Working in a Pawn Shop

Pawnshops are a tough business to work in as an entry level associate, alot tougher than the typical customer service/ sales type of job. I actually think it’s the most difficult type of job that serves the public. To get an idea why this is so, we can compare pawnshop employees with retail jewelry sales employees.

Jewelry salespeople sell jewelry, so they need to know techniques of customer service appropriate to selling items, as well as product knowledge of the items themselves. This product knowledge can be vast since there are many types of jewelry and often many factors to consider in a piece, and the hard work and experience necessary to acquire expertise in the profession is considerable.

The very fact that it does take so much work actually suggests how difficult the pawn profession is. For pawn employees must have every bit as much, or more, of jewelry knowledge as a jewelry salesperson. That’s because a pawnshop employee needs to make a correct valuation of a client’s item, and if he mistakenly overvalues it or fails to recognize it is fake, he will pay much more than what it is actually worth. If he undervalues it, he risks not closing the deal when he could have offered more. It’s necessary to know exactly what a client has in order not to make these mistakes, and the merchandise that comes into a pawnshop is the same that goes out of retail jewelry stores.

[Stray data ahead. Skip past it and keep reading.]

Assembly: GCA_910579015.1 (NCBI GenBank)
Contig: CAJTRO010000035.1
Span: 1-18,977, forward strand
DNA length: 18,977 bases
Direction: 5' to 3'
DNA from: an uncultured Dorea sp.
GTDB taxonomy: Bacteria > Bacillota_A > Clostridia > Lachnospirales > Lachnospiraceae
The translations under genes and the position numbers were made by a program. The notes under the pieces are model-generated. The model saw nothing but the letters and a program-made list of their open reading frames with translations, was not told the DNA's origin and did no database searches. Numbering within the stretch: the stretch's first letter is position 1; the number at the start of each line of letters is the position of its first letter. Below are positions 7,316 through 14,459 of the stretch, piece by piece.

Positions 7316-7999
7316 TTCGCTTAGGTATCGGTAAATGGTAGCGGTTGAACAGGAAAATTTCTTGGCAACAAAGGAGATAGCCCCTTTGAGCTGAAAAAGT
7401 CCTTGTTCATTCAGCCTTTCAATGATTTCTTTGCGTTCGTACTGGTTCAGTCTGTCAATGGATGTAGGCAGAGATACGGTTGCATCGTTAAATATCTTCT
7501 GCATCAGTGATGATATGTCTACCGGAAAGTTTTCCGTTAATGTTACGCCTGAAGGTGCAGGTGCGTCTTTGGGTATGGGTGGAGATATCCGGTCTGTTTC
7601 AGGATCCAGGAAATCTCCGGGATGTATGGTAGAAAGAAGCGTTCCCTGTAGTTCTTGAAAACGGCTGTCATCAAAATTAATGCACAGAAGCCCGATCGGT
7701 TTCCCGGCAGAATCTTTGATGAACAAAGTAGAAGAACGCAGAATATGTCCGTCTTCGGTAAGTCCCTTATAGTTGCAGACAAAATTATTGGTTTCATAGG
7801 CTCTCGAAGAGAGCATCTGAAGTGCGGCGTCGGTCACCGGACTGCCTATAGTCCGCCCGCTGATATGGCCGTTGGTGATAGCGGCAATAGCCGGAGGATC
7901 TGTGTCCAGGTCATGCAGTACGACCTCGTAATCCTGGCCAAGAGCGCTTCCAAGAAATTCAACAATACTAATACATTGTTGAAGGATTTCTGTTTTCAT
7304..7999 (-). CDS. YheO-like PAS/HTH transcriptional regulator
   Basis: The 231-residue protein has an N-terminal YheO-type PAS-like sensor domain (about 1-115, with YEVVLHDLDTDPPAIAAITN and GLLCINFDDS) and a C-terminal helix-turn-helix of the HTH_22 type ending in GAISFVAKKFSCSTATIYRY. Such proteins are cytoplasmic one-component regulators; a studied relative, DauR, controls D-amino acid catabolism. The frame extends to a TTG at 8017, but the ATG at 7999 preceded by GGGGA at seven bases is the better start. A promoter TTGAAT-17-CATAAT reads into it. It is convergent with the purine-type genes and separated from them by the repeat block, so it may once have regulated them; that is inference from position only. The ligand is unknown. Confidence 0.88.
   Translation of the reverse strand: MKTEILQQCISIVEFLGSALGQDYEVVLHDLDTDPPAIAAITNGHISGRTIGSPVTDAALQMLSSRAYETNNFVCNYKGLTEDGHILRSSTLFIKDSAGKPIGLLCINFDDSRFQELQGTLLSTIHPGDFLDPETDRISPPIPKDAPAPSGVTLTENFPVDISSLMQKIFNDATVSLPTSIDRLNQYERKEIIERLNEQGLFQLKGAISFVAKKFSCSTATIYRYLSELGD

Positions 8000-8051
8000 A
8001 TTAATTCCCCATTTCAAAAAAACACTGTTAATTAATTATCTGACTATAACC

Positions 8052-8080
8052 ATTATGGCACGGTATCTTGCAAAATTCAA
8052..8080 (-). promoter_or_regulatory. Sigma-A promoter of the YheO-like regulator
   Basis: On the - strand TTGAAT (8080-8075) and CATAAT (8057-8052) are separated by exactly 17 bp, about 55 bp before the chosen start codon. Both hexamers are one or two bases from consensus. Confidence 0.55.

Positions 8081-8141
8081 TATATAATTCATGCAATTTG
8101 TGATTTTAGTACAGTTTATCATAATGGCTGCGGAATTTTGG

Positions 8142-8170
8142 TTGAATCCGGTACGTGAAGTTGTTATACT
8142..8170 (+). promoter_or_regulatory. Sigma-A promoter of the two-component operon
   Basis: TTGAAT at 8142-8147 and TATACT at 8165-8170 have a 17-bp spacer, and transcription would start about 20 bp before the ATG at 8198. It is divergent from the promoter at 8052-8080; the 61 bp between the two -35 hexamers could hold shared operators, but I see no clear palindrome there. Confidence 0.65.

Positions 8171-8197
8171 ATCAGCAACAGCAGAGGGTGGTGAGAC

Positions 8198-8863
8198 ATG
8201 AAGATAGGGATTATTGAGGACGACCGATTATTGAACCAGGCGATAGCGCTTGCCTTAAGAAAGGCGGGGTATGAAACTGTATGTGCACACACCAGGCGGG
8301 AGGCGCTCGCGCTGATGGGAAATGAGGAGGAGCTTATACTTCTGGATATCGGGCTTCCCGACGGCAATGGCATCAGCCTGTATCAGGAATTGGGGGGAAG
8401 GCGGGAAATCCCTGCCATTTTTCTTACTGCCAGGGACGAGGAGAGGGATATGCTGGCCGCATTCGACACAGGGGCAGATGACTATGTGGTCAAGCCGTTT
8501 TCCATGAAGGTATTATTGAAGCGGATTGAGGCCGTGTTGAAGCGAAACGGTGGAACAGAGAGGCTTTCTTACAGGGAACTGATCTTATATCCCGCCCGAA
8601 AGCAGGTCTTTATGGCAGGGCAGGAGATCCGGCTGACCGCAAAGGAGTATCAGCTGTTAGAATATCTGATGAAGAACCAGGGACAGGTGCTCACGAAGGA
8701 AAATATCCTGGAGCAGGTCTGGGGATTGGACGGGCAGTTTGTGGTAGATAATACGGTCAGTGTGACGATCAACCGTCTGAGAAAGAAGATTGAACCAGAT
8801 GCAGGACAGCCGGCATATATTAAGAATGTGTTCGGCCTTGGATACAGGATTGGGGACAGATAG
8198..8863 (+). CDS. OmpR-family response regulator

What’s more, unlike the jewelry salesperson the pawnshop employee can’t rely on a manufacturer or wholesaler to inform him about the merchandise in order to fill in any lack of knowledge he may have about it. The pawnshop employee doesn’t buy jewelry from a wholesaler, he buys it from the public. He is expected to come up with an evaluation right there on the spot when a client walks in the door with an item, and the client can’t be depended on to give the pawnshop employee complete and truthful information on the item the way a wholesaler with a reputation to protect must. Learning to spot forgeries and fakes is a big part of being a pawnshop employee that retail salespeople don’t have to worry about.

So far we’ve talked only about jewelry, but pawnshop employees must also know about coins, which is comparably as vast a subject as jewelry, as well as currency, nuggets, bullion, scrap items, sterling flatware, and whatever else the pawnshop deals in. Pawnshop employees must sell items so they need to be good salespeople, but they also buy and offer pawns on them too. The different types of transactions use different but overlapping skill sets. Buy, sell, loan-jewelry, coins, currency- You can see just how broad a skillset is necessary to work in a pawnshop. That’s what makes it so challenging and yet so interesting.

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